Fairfield University receives $2.3 million grant from State for energy project

Fairfield University receives $2.3 million grant from State for energy project

Fairfield University has received the largest grant issued to date from the state of Connecticut under a new program stemming from the Energy Independence Act signed into law last year by Gov. M. Jodi Rell.

The grant totals $2.3 million and will cover nearly 25% of the cost of constructing a combined heat and power plant (CHP) that will power the majority of buildings on campus. The grant came from the state's Capital Grant for Customer-Side Distributed Generation Resources program, which awards grants to corporations and schools who are working to provide some or all of their power via generators in an effort to cut down on the strain to the power grid.

Ric Taylor, associate vice president for campus planning and operations, said the CHP project will provide about 99% of the campus' electricity and 70 percent of its heating load. "We were delighted with being awarded this grant as it will assist us in our ongoing efforts to be energy smart. Our CHP project is a win-win situation for Fairfield University, the state and our community. We believe that it is of utmost concern that we be part of the solution to the growing energy challenges faced by society. At the same time, it is an opportunity for the university to continue to be forward-thinking and on the cutting edge of facing rising power costs head on. Most importantly, our project will employ technology that is very efficient and will lessen pollution."

The $9.5 million project is underway and is being done in collaboration with United Technologies Carrier. A 3,000 square-foot addition to the existing Central Utility Facility located on campus is being built. It has received Board of Trustees and town approval and is slated for completion in early spring.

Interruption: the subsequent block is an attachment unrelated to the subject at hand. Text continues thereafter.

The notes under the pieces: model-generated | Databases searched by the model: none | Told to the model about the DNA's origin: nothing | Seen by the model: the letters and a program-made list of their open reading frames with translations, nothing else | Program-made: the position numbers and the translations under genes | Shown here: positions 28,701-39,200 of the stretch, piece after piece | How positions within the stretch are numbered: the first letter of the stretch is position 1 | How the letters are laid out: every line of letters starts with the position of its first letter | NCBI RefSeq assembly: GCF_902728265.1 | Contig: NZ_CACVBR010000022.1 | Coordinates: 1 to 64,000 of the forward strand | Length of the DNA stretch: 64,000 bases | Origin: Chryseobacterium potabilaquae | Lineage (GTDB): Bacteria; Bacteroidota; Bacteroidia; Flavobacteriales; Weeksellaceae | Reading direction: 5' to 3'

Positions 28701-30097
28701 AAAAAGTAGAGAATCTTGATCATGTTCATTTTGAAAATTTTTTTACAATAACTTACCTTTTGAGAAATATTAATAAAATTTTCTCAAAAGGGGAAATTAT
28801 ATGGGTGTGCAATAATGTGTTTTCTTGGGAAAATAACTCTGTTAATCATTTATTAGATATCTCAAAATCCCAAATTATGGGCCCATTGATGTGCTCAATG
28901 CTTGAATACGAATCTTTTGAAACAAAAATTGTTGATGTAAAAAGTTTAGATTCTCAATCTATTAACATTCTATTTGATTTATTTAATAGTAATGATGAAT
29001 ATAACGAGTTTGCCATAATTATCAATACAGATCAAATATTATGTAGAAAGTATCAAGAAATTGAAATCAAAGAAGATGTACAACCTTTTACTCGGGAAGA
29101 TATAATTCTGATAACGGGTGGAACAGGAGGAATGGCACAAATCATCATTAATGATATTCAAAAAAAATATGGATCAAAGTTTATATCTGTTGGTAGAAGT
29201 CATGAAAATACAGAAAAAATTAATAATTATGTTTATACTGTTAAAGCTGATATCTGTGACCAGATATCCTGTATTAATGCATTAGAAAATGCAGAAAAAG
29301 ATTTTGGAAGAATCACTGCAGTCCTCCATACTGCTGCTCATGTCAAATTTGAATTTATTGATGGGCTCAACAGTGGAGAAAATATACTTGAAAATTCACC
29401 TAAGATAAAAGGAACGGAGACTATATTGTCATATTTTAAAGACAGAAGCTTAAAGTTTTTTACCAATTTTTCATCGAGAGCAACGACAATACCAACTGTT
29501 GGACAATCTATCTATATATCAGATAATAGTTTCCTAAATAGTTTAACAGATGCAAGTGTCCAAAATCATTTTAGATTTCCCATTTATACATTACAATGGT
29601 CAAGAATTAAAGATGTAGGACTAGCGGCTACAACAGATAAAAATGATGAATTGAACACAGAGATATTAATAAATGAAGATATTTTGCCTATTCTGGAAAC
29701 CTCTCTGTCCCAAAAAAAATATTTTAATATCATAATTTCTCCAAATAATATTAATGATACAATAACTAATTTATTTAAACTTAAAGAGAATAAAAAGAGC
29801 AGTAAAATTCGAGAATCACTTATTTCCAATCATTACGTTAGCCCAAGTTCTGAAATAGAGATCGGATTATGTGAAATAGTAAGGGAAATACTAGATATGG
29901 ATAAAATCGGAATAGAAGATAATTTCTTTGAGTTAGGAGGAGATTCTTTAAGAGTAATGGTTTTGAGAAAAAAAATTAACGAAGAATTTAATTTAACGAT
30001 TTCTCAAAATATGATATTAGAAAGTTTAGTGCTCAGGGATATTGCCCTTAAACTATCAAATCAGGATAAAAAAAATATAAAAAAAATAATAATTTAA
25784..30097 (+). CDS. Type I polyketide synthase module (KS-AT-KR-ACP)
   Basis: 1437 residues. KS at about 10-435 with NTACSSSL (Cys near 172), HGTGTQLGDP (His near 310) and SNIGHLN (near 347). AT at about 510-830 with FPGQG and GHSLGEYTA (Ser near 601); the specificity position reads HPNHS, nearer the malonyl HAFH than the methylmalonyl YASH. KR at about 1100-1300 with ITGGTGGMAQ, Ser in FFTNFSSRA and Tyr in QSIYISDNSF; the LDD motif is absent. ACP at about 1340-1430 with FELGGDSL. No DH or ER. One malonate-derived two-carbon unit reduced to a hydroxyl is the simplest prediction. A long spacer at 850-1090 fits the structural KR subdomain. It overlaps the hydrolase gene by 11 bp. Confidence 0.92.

The CHP Project will enable the university to produce its own electricity via a turbine. The byproduct created is called rejected heat, which will be captured to heat and cool a large percentage of the structures in the center of campus.

Via the university's Central Utility Facility, the university has been producing its heat and cooling since 1960, but has relied on outside sources for electricity.

William Lucas, vice president for finance and administration and treasurer, said other universities involved in co-generation include Bucknell University, Clemson University, Central and Eastern Michigan universities, Rutgers University, and the University of Illinois. "This project will enable us to better control our destiny in terms of electricity needs and place us among leading institutions who have adopted similar approaches. We will be using improved technologies, controlling costs and, in addition, have a cleaner operating facility."

Beryl Lyons, a spokesperson for the state Department of Public Utility Control, said the purpose of the state program is to make Connecticut more energy independent, and to reduce the impact of Federally Mandated Congestion Charges on Connecticut ratepayers. The size of the grants is directly related to how much generation is produced, she added.

Posted On: 09-29-2006 10:09 AM

Volume: 39 Number: 43